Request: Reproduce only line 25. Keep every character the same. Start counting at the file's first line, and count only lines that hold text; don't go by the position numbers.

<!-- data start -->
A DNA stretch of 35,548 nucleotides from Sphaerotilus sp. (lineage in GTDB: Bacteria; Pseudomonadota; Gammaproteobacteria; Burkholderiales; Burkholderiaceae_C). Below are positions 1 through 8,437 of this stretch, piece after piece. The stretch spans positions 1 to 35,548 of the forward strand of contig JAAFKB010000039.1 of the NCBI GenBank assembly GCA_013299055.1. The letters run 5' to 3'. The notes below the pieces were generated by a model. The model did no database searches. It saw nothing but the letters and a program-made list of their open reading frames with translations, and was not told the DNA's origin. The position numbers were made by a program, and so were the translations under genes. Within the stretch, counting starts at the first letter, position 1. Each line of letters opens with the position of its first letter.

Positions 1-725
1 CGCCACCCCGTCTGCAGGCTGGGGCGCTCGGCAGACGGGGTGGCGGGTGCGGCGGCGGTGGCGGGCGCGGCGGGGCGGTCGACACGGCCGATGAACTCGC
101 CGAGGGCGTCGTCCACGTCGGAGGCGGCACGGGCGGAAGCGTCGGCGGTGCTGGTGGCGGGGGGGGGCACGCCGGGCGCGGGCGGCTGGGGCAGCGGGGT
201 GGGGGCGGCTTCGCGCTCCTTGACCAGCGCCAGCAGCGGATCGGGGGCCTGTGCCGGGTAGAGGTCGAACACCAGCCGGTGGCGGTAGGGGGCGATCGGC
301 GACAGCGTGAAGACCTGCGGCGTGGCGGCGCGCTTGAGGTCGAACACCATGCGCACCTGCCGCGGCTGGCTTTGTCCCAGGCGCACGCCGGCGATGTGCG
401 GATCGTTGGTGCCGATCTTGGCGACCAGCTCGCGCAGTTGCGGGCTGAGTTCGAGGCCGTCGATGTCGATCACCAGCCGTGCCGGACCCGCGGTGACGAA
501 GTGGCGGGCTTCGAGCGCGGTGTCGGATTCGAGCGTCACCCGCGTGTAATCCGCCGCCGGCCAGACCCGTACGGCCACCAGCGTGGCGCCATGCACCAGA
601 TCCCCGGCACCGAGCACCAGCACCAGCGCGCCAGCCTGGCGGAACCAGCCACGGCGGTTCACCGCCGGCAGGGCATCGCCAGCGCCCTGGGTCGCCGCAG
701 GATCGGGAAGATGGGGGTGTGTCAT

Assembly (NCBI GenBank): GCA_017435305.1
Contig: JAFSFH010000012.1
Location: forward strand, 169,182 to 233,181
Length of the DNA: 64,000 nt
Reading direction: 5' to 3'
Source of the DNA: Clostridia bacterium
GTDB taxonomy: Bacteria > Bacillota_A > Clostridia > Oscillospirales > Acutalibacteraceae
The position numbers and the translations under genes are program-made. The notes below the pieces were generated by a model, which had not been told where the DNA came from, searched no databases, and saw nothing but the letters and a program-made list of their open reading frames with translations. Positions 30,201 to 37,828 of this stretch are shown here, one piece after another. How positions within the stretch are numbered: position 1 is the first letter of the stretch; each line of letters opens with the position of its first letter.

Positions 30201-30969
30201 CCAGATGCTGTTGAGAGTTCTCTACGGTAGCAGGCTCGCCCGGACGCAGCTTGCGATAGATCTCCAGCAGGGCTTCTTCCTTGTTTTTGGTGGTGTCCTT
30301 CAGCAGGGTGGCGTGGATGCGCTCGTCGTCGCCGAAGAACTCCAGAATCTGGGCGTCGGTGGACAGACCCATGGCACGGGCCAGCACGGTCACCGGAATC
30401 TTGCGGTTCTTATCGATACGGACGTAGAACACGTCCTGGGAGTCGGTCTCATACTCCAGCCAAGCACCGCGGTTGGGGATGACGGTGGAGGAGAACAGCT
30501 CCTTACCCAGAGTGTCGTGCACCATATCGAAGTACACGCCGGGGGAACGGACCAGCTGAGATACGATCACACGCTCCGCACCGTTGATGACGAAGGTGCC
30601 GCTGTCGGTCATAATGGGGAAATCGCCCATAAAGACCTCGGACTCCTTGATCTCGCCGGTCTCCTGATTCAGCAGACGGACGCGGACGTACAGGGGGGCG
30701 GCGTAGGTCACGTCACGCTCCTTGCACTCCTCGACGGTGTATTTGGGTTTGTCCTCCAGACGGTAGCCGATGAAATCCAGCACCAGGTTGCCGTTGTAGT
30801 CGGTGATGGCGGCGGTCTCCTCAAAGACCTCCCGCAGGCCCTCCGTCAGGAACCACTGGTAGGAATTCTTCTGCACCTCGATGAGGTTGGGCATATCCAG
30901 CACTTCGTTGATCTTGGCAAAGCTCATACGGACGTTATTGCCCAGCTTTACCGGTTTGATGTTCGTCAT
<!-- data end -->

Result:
30701 GCGTAGGTCACGTCACGCTCCTTGCACTCCTCGACGGTGTATTTGGGTTTGTCCTCCAGACGGTAGCCGATGAAATCCAGCACCAGGTTGCCGTTGTAGT